I asked Knox if he dared to ask for his money. "Yes, and I was told no in very forceful terms. I hired a lawyer to get some money for us, he got $8,000 but he said, `Don't ever call me again, I've got a wife and kids and I don't want to be involved.' I had to make my money on the road and I was hitting the road real hard."
When Knox moved to Liberty Records, his vocals became more mannered and he recorded the feeble novelty songs "Chi Hua Hua" and "Ling Ting Tong". His best Liberty recording were "Lovey Dovey" (1961) and "She's Gone" (1962), which was a minor UK hit. Jimmy Bowen moved into record production and worked with Knox for Frank Sinatra's Reprise label in 1964. Four years later, Knox was invited to join United Artists by Buddy Holly's original partner, Bob Montgomery, and they made "God Knows I Love You" and "Gypsy Man", which became a US country success.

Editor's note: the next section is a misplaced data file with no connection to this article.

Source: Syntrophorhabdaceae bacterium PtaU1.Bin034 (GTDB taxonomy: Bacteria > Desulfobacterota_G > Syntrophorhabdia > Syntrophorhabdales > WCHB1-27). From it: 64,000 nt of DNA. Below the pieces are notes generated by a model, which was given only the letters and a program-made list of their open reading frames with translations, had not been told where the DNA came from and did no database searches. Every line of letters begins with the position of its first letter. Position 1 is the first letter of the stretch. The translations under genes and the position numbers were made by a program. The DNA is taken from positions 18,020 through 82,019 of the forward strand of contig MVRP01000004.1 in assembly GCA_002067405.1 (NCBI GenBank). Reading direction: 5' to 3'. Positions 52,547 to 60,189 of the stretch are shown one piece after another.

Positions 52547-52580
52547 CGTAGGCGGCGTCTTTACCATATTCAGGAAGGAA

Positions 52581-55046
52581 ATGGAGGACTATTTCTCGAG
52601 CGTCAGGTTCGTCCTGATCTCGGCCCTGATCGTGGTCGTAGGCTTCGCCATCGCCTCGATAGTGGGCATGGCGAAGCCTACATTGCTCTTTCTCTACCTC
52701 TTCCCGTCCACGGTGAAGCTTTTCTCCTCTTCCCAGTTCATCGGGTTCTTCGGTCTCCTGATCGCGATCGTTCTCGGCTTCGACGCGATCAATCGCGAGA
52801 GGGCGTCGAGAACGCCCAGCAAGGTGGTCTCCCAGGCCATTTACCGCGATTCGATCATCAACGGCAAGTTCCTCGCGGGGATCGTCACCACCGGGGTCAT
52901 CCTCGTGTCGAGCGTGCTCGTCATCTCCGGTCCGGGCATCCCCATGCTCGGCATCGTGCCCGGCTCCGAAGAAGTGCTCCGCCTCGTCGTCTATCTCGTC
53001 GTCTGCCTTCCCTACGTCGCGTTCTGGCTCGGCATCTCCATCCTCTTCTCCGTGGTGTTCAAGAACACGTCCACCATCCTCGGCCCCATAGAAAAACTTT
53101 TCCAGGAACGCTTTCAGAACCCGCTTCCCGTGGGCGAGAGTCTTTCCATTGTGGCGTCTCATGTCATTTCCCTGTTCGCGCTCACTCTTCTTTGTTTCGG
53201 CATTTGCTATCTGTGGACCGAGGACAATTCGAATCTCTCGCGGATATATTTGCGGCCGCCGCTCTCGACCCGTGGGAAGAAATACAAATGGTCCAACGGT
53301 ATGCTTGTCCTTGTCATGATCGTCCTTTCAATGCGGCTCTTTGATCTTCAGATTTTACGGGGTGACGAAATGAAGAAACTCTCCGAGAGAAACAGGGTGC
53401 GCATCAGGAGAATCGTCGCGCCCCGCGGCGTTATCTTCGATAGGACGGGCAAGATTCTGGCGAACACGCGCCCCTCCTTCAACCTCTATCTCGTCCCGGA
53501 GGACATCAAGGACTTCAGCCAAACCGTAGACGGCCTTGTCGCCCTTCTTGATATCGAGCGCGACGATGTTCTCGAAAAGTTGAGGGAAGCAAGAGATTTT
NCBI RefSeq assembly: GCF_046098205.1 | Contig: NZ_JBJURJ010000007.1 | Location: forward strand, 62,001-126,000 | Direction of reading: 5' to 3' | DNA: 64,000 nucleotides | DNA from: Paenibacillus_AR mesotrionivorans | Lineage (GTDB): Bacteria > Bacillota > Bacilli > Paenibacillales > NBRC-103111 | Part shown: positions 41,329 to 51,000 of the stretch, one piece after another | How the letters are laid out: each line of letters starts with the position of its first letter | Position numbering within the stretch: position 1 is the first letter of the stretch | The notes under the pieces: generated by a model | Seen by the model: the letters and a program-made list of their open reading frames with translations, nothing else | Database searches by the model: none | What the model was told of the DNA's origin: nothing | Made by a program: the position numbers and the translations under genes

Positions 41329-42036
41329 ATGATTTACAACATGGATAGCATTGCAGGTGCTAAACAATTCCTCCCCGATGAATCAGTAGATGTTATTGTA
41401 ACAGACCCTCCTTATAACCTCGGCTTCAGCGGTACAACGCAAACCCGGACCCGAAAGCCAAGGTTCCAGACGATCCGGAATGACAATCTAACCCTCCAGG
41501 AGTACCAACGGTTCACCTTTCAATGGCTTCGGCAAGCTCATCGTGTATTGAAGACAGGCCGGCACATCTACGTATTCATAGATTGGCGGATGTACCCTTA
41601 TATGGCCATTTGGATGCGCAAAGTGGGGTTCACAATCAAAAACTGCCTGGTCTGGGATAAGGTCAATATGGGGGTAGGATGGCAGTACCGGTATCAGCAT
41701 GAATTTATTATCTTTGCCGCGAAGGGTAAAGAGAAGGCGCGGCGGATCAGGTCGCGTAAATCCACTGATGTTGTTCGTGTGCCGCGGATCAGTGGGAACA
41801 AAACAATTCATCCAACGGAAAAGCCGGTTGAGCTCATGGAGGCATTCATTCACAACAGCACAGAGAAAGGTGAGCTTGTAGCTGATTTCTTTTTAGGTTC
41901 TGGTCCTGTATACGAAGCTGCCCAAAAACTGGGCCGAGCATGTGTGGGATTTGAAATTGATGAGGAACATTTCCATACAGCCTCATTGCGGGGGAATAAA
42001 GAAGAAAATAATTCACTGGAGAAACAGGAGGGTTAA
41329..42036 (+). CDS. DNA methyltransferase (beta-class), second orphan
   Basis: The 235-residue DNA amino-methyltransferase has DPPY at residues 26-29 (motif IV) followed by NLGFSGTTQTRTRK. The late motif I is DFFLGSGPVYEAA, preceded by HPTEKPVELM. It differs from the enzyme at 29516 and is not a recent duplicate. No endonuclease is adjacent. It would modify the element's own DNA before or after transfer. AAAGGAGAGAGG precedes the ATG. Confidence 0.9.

In 1977 Knox found a new audience at a rockabilly show at the Rainbow Theatre in Finsbury Park, which was recorded by EMI. In 1993 there was a concert for his 60th birthday with Tommy Sands and the Coasters, which was also recorded.
In January this year, Knox, who was about to be married for the fourth time, fell and broke his hip. The doctors discovered a terminal cancer and gave him three months to live. He planned to perform one last show in Seattle, but he died before it could take place.
Buddy Wayne Knox, singer and songwriter: born Happy, Texas 20 July 1933; three times married; died Port Orchard, Washington 14 February 1999.Reuse content